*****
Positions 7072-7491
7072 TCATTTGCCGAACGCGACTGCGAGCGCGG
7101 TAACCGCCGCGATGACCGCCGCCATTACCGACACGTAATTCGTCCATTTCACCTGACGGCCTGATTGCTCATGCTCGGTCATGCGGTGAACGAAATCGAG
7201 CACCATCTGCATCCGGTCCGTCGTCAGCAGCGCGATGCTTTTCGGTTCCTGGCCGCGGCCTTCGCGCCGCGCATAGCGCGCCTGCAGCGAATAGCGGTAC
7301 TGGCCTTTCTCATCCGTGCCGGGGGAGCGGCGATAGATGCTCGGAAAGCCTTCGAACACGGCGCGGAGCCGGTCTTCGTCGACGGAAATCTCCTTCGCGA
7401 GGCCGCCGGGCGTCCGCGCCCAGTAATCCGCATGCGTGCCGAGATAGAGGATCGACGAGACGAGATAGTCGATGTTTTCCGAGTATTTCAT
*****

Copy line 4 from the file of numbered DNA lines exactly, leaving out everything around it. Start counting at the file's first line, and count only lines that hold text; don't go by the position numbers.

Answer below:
7201 CACCATCTGCATCCGGTCCGTCGTCAGCAGCGCGATGCTTTTCGGTTCCTGGCCGCGGCCTTCGCGCCGCGCATAGCGCGCCTGCAGCGAATAGCGGTAC